Opioids and overdose

Learn about the key risk factors


Overdose occurs when a person’s body has a severely harmful reaction to taking too much of a drug or a combination of different drugs.

It’s possible to overdose on all types of drugs. But opioid overdoses are particularly dangerous. This is because they slow down a person’s breathing. It can be hard to know when a person is having an opioid overdose because they may seem to be sleeping.

An opioid overdose causes a person’s breathing to slow to dangerous levels. This can cause brain damage and, in some cases, death.

Not everyone has the same risk of overdose. Different people will have different risks, depending on the type of opioid that they’re taking, how long they‘ve been taking it, their height and weight, and so on.

Key risk factors for opioid overdose are:

  • dependence to opioids
  • using opioids over the long term
  • using other drugs such as benzodiazepines, alcohol or other sedatives
  • higher-risk practices like injecting
  • using opioids after stopping for a while
  • chronic health conditions such as obesity or sleep apnoea

Alcohol is a legal drug that’s used by many people around the world. But alcohol is a depressant, which means it is dangerous to use with opioids including heroin.

Both alcohol and opioids slow down the nervous system – including breathing – and this effect is increased when they’re used together. All opioids, including those prescribed by a doctor, are dangerous to consume with alcohol.

Using heroin with other sedatives such as other opioids, benzodiazepines or other pain medications is very risky. Heroin slows down your breathing; when it’s combined with other sedatives, this effect is even larger. Using multiple sedatives at the same time puts you at significant risk of overdose. This can lead to brain injury and death.

Some opioids, like methadone and buprenorphine, stay in your body for a long time. If you’re planning to use heroin, think first about what you’ve used over the last two days as these could still be in your system even if you don’t feel high.

When you’re using, always try a small amount first.

Some medications may interact dangerously with heroin and other opioids and this may increase your risk of overdose.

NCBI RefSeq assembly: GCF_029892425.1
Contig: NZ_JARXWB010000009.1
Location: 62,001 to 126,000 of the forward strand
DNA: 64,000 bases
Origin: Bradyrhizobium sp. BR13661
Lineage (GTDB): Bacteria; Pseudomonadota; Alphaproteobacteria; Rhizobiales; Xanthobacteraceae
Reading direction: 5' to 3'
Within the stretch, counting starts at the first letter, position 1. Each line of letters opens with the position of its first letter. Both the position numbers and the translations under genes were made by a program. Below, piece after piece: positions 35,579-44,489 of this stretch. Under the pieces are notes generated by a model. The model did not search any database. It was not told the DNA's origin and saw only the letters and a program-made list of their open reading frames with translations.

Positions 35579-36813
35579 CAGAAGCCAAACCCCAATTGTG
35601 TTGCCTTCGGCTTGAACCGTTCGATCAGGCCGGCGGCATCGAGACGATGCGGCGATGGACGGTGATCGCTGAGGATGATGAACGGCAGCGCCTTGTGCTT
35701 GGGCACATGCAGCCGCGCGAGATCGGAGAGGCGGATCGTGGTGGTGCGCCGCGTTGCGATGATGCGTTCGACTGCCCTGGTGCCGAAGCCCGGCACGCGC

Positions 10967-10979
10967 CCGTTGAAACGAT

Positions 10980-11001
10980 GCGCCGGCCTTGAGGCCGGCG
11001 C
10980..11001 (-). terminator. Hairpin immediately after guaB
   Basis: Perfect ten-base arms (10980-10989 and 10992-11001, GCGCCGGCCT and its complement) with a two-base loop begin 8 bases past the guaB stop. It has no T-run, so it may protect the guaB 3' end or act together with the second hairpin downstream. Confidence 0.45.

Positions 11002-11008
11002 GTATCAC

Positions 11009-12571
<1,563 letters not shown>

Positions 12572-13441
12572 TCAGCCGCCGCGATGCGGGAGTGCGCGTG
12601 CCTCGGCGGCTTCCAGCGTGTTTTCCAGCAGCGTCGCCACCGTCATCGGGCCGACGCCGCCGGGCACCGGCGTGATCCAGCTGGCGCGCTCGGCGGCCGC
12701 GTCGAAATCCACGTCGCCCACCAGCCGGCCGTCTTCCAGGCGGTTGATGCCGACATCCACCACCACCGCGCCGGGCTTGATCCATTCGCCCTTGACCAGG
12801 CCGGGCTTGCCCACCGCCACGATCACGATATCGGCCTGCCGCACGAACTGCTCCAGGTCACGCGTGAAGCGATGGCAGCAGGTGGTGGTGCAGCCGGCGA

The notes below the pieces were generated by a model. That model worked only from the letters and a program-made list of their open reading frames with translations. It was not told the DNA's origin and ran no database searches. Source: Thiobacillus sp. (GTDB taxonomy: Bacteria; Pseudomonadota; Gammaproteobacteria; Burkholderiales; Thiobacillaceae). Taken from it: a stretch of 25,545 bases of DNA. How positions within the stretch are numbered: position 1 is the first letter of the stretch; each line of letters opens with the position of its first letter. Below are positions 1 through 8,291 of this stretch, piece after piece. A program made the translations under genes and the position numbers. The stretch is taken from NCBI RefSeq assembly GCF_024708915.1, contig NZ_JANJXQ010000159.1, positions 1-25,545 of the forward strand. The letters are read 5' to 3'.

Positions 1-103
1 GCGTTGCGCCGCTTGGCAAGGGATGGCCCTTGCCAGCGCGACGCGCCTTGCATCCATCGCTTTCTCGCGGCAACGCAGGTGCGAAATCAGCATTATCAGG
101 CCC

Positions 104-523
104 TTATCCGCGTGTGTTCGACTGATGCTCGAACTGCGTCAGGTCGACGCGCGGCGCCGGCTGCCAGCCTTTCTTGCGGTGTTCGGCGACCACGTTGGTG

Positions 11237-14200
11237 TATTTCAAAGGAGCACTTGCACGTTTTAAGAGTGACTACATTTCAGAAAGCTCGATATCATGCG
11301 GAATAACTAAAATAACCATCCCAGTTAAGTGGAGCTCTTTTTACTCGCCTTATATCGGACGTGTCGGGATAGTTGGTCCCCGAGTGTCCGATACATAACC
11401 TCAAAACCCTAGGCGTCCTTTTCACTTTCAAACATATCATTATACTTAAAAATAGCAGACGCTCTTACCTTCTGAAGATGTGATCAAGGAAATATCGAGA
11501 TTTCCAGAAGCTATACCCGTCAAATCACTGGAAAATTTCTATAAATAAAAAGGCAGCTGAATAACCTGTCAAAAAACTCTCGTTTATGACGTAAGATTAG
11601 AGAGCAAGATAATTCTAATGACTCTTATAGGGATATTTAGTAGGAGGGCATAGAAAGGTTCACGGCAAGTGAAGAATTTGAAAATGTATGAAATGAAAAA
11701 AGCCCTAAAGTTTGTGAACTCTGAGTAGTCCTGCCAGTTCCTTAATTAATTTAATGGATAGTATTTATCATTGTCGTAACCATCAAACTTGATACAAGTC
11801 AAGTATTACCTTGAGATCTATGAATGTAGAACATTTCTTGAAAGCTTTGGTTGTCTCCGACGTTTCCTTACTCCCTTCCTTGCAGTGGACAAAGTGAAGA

If you’ve been prescribed a new medication – particularly a sedative such as benzodiazepines or opioids – make sure you tell the prescribing doctor about your drug use and ask about any possible problems with mixing different drugs and medications.

Some mental health medications can also interact with heroin and other opioids. Talk to your drug worker or a doctor about your medications and drug use.

Opioids are sedatives, so someone who has overdosed will likely be unconscious or extremely sedated or sleepy (often called being ‘on the nod’).

People sometimes fail to recognise opioid overdoses because they think that the person overdosing is asleep.

Signs of an opioid overdose include:

  • Person is unresponsive
  • Irregular or shallow breathing or no breathing at all
  • Snoring and/or gurgling noises
  • Blue lips on pale-skinned people and an ashen-coloured (grey) look on face of dark-skinned people
  • Limp body and head nodding
  • Possible vomiting.

The main sign of opioid overdose is that someone doesn’t respond to you.

If you think that someone may have overdosed, shout their name and shake their shoulder. If they don’t respond, they may be overdosing.

If you believe someone is overdosing, call emergency services immediately. If you know how to put a person into the recovery position or use first aid, do it.

If you have naloxone and know how to use it, use it.

Most importantly, stay with the person while emergency services people are helping them.

Naloxone (often called Narcan®) is a medication used to treat opioid overdose. Overdoses happen when a person takes too much of a drug or a combination of drugs that overwhelms the body.

When a person overdoses on opioids, their breathing slows down to the point that they can’t breathe properly. This can lead to brain damage and, in some cases, death.

Naloxone temporarily reverses opioid overdose.

Naloxone can be given by injection into the arm or leg or as a nasal spray. The type of naloxone available and how you can access it will depend on where you live.

In most countries doctors can prescribe naloxone. It may also be available from a chemist or pharmacy without a prescription. Some alcohol and drug services or needle and syringe programs give naloxone out for free.

Ask your drug worker, your needle and syringe program worker or your doctor about naloxone and getting trained to use it. If they’re not sure about this, contact your local harm reduction organisation. You can also search online for naloxone availability in your area.

Anyone using opioids should have a supply of naloxone and take it anywhere they’re using. The people you live with or are using with should know where it is, what it does and how to use it.

If you receive naloxone, tell your friends and family and show them how to use it.

If you overdose, you won’t be able to give it to yourself. Someone else will have to do it for you.